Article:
Most booksellers have had this experience at least once or twice in their careers: selling a book based on a single sentence uttered to a receptive ear. It’s a rare and delicious triumph of communication, a gift given by the booktalking muse, and it delights customers as much as it delights booksellers.
Sometimes, a book provides you with that magical line—often its first sentence—and all one needs to do is read it aloud to a customer and the book is sold. For instance, Frances Marie Hendry’s marvelous Quest for a Maid begins with this stunner: “When I was nine years old, I hid under a table and heard my sister kill a king.” That’s all a kid needs to hear to want to read that book. The same is true of Avi’s True Confessions of Charlotte Doyle, which starts thusly: “Not every thirteen-year-old-girl is accused of murder, brought to trial, and found guilty.” The reader is hooked like a pike on a piece of year-old Velveeta.
Not every great first line is enough to sell a customer on a book, though. Perhaps the most famous first line in children’s literature is “Where’s Pa going with that ax?” from E.B. White’s Charlotte’s Web. The line certainly earns a reader’s riveted attention, but a bookseller definitely has to add a little bit about Charlotte and Wilbur to that booktalk (at least, if the customer has been living on Neptune for the past century and doesn’t already know the book). And a little extra description is required for one of my favorite first lines, from M.T. Anderson’s Feed: “We went to the moon to have fun, but the moon turned out to completely suck.” It’s a perfect piece of immediate world-building, but doesn’t give a customer a sense of the plot — so you need a second sentence. But that’s all it takes.
In our store, the most common single-sentence sales come from simply saying that one of our booksellers loved it. These aren’t bookstore-muse-inspired one-liners, but it’s certainly gratifying to make sales based on that level of trust our customers have for our staff members.
The key to the one-liner is that it has to lure the reader with something irresistible, something intriguing or powerful or magical or mysterious that invites a deeper relationship with the book. It also has to be sincere, enthusiastic, and heartfelt. I’m sure the expressions on our faces that sell books as much as the words we use. People can see it in your eyes when you’ve loved a book, lived it, want to share it with others. Here are some of the one-line (or one-phrase) descriptions we give that seem to do the trick for readers.
The Boxes, by William Sleator: “A boy’s mysterious uncle gives him a package to hide, instructing him never to open it—and then the box in his closet begins to tick.”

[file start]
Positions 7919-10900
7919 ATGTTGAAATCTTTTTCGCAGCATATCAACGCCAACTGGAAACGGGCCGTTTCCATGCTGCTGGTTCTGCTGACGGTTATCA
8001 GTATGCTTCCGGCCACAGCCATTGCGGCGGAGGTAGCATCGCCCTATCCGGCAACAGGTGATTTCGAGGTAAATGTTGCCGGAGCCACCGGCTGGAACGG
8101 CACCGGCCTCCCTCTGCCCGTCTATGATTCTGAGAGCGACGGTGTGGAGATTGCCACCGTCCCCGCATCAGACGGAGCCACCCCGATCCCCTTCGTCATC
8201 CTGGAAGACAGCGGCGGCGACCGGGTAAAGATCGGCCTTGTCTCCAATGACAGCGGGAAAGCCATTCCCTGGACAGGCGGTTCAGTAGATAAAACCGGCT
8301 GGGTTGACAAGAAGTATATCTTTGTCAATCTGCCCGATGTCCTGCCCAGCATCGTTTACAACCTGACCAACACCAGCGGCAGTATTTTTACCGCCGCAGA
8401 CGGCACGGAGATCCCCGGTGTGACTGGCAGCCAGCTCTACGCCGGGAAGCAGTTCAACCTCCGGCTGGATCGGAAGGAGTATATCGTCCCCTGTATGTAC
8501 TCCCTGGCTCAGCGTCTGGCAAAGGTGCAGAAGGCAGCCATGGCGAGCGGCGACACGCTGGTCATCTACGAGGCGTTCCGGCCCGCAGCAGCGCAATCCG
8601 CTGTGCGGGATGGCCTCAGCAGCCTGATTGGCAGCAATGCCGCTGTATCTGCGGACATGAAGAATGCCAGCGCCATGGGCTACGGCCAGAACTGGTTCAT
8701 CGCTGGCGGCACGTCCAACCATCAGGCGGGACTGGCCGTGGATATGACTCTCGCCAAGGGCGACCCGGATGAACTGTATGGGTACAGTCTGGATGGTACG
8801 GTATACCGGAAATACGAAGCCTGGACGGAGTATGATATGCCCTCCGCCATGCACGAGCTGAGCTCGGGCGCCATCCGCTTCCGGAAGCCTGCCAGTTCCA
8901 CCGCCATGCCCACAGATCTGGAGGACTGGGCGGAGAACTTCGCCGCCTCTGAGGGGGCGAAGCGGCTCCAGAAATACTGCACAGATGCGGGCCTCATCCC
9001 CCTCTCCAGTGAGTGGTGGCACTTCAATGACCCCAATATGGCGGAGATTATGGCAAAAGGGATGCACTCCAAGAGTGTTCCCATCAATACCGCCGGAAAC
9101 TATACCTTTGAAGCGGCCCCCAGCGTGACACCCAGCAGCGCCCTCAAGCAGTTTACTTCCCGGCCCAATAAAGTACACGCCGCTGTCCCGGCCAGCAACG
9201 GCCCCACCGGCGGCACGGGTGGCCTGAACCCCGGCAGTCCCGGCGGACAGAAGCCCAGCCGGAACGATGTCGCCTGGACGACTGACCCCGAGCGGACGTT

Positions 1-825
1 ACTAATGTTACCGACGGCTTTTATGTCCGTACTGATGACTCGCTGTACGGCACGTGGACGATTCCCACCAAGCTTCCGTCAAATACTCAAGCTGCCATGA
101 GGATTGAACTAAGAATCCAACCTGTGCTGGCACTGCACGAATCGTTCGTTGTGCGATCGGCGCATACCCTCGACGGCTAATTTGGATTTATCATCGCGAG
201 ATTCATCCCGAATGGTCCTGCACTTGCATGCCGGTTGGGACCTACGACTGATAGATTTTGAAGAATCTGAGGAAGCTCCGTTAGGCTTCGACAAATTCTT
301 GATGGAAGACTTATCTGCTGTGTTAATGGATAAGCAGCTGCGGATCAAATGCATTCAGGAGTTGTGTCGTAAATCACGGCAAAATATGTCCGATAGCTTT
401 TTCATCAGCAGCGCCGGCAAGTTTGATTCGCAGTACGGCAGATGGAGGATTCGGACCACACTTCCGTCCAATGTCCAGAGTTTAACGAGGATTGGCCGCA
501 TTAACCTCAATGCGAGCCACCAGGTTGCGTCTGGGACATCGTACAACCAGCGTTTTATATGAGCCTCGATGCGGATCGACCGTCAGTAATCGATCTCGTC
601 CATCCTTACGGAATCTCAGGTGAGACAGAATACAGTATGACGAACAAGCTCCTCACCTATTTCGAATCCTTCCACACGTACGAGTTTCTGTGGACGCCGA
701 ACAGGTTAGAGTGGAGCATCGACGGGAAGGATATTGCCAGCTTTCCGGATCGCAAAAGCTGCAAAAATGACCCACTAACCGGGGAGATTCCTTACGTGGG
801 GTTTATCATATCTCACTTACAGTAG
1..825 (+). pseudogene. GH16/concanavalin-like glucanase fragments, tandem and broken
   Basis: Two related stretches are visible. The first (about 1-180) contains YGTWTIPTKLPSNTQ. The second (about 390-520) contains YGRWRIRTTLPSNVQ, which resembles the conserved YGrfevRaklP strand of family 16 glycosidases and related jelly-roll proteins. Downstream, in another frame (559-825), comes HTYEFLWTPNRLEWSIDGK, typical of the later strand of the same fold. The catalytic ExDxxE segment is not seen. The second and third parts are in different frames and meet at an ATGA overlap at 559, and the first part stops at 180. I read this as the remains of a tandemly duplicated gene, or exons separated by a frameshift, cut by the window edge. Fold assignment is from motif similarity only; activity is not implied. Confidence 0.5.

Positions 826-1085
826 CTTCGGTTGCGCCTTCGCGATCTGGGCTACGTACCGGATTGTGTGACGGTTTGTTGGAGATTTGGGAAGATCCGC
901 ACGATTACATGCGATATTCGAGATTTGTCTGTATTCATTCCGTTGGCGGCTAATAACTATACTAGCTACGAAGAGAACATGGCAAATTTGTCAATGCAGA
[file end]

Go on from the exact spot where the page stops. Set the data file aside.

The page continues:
A Barrel of Laughs, A Vale of Tears, by Jules Feiffer: “There’s a prince so silly that everyone falls down laughing near him, so his father the king thinks he’ll make a terrible ruler someday and sends him on a quest to be serious.”
The Hunger Games, by Suzanne Collins: “It’s got a really brutal premise, but it’s amazing.” That’s enough for kids. For writers and teachers, I add: “and it’s the most perfectly paced book I’ve ever read.”
Life as We Knew It, by Susan Beth Pfeffer: “A meteor hits the moon off-course, causing major natural disasters, and a typical teenage girl’s whole life, everything she’s ever known and counted on, begins to unravel.” That’s enough to hook a reader, and as we walk toward the front desk, we like to add that it’s a one-sitting read, and that the customer is going to start obsessing about survival supplies.
Gerald Durrell’s My Family and Other Animals: “It’s like reading bottled sunshine.”
The Count of Monte Cristo, by Alexandre Dumas: “This is a great summer read: an epic potboiler full of betrayal, revenge, prison escapes, duels, star-crossed lovers, rags and riches.”
The Last of the Really Great Whangdoodles, by Julie Andrews Edwards: “Three kids meet this funny little professor who needs their help to get to the magical Whangdoodleland and rescue the last whangdoodle.” For adults, I add: “And it’s by Julie Andrews, one of the few celebrities who writes beautifully for children.”
Mrs. Biddlebox, by Linda Smith and illustrated by the inimitable Marla Frazee: “It’s the perfect book for anyone who’s caught in a black cloud at the moment, and the illustrations are remarkable.” I love this book so much, and always felt it didn’t get the attention it deserved.
Weslandia, by Paul Fleischman: “A boy who’s kind of a loner, and not like most other kids, is incredibly original and starts building his own society, which unexpectedly brings him all kinds of friends.” (This one works well because every kid feels different from other kids, and wants to create a world where everyone belongs. Or, um, was that just me?)
The nearly wordless sell:
I think Josie has written about this exchange before, but it was such a funny/wonderful bookstore moment that I’m repeating it. She had recommended Markus Zusak’s The Book Thief to a customer, commenting that it was in my personal top ten or twenty favorite books of all time. The customer came up to the counter, caught my eye, and said, “It’s really that good?” All I did was look at her, my face revealing, I guess, every bit of the awe and power and compassion and sorrow and humor that book conjures up for me. “Sold!” she crowed, and plunked down her fifteen dollars. We all just laughed. That’s some book.
How Rocket Learns to Read, by Tad Hills: Show them the cover. That’s it. (It’s easy to come up with a single line to recommend this one, too, though.)
Booksellers and librarians and teachers and readers out there, what are your most successful one-line booktalks?